There’s something fascinating about a science fiction story that includes mobsters and romance. The God Virus by Indigo Voyager provides this combination as well as other tantalizing details. The book starts off full blast and is instantly engaging.
Derek Evans, is an attractive young man who has moved to New York from Maine. Recovering from a broken heart, and left with nothing but a cat named Norton, Derek is suffering from depression. When the offer of trying a new investigational drug arises, he decides to give it a try. After all, what has he got to lose? After accepting the pill from Harry Pembroke he begins to have strange experiences. Suddenly Derek is able to travel around, leaving his body behind. It turns out the so-called depression drug actually contains a virus that alters Derek’s DNA. On one of his first “trips” he finds himself in Pembroke’s study. But Pembroke is not alone. Not only can Derek travel out of body, he can also read the thoughts and memories of other people. As he overhears both the spoken conversation and the thoughts of Pembroke and the man he learns is a Russian mobster named Baranov, he realizes the drug he has taken is not an anti-depressant. What happens next sets the stage for an adventure that is sometimes confusing but never boring.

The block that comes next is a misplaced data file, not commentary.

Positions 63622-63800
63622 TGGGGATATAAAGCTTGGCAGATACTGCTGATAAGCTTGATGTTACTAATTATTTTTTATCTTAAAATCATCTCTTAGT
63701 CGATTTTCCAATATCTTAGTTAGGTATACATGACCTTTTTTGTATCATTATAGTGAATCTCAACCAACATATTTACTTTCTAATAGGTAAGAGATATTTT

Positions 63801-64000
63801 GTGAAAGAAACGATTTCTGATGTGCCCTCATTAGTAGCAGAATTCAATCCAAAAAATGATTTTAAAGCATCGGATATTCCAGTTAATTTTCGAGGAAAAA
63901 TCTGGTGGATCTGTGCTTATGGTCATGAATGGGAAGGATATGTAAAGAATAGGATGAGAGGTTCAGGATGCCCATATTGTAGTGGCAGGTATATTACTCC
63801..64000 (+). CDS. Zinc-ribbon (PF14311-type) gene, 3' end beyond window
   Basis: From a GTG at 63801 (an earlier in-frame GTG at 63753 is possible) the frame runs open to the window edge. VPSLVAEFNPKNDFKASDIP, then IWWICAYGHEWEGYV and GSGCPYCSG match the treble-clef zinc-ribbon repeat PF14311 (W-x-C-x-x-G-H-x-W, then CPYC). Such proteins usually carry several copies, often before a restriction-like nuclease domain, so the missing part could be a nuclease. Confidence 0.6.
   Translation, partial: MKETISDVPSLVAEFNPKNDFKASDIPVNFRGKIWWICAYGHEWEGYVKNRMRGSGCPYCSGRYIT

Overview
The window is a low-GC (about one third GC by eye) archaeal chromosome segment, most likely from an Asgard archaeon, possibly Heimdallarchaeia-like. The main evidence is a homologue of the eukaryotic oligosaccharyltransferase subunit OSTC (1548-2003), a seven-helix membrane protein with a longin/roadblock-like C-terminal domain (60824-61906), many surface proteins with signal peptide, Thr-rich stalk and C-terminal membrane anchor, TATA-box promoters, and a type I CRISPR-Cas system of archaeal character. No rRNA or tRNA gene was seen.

Returning to his job at Enigmatic Adventures, a company that creates video games, he attempts to keep control of his life. Soon he becomes involved with a co-worker, Alessandra Giancana (Allie G). He soon learns Allie has a unique family connection; her grandfather is a mobster. And she learns of his newfound special skill.
What follows is an amazing mixture of a love story, science fiction adventure, crime, and a flavor of fantasy. The main characters are well developed and the lesser characters are given enough depth to keep them interesting. Derek and Allie explore world’s other than their own, both spiritual and alternate realities. As they are pursued by the criminals who seek to acquire the virus for their own nefarious purposes and intelligence groups that want to capture them to use them, the craziness grows in leaps and bounds. While the story lags in some spots with some unnecessary details, overall this is a fun book. There are a few missing words here and there but not enough to detract from my enjoyment of the story.
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